Early in my career, I made a simple promise to two professors at Skidmore College who focus on Advertising and Marketing. I told them that each time they invite me up to talk to their students I will prepare a fresh presentation – and each new presentation will be better than my last.
Five years and nine presentations later, I found myself up at Skidmore College once again this past weekend talking to Advertising and Marketing students. In keeping with my promise, I prepared a new presentation about disruptive innovation, inspired by The Innovators Solution by Clayton M. Christensen and Michael E. Raynor.
The purpose of the presentation was to get the students to understand the concept of a low-end market disruption and identify such disruptions in their everyday life. I wanted to show them that sometimes the biggest disruptions actually start with very poor quality products. Products that could be created by a very lean start-up, made up of – say – recent college graduates. As always, I found the students to be quite inspired and passionate. They asked tons of questions and I’m looking forward to seeing what they do pre and post graduation.
The slides to the presentation are embedded below via Slideshare. The content focused around three examples of low-end market disruption: VOIP vs. landlines, online video vs. cable television and stents vs. open-heart surgery. I’ll explain one of them (VOIP vs. landlines) in detail in this post. For the others, you’ll have to fill in the talking points with your imagination when paging through the slides.
VOIP vs. Landlines
First popularized around 2004, VOIP (Voice over Internet Protocol) allowed users to talk to each other and even videoconference over the Internet. Following the 2011 acquisition of Skype for $8.5B and the development of Google Talk, VOIP today is a common household technology. However, when it was first released it was really a very poor quality product compared to landlines. The first users of VOIP predominantly used it for very cheap international calling. The technology that powered VOIP provided a new “value network” that allowed Skype and others to offer international calling for a fraction of the cost of companies who relied on landline telephones.
The first users of VOIP were willing to accept a very poor quality product because their alternative was non-consumption. Early users suffered static-y connections, dropped calls, and voice echoing with little complaint. Their alternative was not calling at all. Landline international calling was prohibitively expensive and, before VOIP, consumers favored writing letters and emails over paying for expensive international calling.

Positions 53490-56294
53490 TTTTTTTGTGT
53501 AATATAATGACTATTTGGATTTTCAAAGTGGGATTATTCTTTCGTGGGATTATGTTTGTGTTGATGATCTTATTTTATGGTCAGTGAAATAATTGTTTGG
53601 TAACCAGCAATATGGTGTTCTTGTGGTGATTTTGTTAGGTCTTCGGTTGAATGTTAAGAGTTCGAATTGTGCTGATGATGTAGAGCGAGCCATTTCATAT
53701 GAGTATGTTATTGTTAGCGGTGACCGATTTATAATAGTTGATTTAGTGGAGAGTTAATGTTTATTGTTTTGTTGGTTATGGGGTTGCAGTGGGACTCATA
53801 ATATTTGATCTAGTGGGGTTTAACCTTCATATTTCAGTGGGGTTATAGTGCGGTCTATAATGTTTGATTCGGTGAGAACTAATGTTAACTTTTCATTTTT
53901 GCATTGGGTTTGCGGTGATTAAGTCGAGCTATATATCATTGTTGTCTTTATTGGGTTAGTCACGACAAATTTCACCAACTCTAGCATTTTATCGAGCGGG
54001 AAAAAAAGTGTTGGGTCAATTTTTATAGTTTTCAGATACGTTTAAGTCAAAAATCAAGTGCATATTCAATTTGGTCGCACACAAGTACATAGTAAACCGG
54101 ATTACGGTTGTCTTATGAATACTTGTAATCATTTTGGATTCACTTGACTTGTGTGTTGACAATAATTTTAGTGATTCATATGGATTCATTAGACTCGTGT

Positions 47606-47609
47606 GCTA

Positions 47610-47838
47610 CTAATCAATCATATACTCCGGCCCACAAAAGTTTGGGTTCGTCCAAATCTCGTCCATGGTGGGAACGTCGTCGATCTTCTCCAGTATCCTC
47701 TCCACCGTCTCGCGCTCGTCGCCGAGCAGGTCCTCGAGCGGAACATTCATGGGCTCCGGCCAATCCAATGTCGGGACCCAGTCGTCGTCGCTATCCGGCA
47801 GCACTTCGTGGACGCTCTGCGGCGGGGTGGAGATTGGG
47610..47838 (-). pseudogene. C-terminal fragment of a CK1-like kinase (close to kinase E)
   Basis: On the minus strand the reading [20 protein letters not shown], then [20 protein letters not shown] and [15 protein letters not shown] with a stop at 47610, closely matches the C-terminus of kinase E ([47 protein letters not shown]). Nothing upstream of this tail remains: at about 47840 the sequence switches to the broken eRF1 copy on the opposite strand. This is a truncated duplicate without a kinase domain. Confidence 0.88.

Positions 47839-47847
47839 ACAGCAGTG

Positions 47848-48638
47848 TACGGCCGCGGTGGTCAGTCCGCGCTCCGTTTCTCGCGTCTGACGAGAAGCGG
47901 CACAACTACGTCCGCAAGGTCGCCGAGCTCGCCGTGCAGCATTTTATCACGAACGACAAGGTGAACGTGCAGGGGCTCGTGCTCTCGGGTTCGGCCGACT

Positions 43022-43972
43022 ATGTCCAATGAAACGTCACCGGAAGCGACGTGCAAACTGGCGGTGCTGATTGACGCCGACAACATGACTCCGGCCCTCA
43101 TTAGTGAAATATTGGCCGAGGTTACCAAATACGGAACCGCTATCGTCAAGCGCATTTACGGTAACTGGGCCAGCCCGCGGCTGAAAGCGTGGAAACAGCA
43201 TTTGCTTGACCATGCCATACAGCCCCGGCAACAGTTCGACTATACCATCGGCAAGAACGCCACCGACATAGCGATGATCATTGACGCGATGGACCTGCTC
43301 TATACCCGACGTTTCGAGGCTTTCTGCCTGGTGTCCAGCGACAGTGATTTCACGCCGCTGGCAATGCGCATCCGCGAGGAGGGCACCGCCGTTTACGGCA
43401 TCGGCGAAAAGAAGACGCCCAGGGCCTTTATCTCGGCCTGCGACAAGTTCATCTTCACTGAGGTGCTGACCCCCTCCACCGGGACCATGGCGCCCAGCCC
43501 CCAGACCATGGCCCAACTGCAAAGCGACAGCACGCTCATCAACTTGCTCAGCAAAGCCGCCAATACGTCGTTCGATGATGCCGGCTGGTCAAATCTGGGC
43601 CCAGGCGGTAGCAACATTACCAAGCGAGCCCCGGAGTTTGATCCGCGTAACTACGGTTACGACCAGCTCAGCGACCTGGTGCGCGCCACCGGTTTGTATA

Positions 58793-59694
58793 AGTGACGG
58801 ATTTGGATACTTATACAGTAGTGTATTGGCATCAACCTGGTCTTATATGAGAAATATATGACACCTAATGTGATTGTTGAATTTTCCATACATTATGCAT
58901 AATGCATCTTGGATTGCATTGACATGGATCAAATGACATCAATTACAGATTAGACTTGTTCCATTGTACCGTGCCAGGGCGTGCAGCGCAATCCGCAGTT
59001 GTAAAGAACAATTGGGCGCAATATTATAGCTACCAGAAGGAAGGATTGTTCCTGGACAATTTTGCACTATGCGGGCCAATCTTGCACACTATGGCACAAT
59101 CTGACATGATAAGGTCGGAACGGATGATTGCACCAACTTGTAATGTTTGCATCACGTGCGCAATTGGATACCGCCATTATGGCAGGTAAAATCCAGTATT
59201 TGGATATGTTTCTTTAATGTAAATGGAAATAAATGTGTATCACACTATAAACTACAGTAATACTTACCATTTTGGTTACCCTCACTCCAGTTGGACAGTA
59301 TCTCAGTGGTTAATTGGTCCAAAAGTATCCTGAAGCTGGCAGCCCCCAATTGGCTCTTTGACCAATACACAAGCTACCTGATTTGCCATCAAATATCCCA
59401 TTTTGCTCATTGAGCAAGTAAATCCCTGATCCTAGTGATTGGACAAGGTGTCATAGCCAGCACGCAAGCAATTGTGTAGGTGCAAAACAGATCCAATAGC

Competing against non-consumption allowed VOIP to gain a valuable foothold in the telecommunications market with the least demanding customers. After securing a foothold, VOIP providers were then able to improve the quality of their product to the point where it could meet the needs of the most demanding customers. Today most businesses and homes are switching from landlines to dramatically less expensive VOIP telephones.
My favorite thing about low-end market disruption is the competitive aspect. You would think that landline providers such as AT&T and Verizon would be able to easily squash VOIP newcomers; however, they probably didn’t even see the disruption coming. The fundamental problem is that the business for AT&T and Verizon landlines probably got more profitable when the new VOIP technology entered. As with all low-end disruptions, VOIP providers started by serving the least profitable customers in the existing market. No doubt, existing landline providers actually didn’t mind the disruption at all. With the new technology taking the low end of the market, they could focus more on the most profitable business customers who had the biggest contracts and brought in the highest margins. It was probably a relief for landline providers to not have to serve the low end of the market: without their least profitable customers landline business probably became more profitable as they were being disrupted.
By the time the traditional landline companies realized they were being disrupted, it was too late. VOIP had completed the market disruption and the landline value network could not continue to exist profitably.
Enjoy the presentation – happy to answer any questions!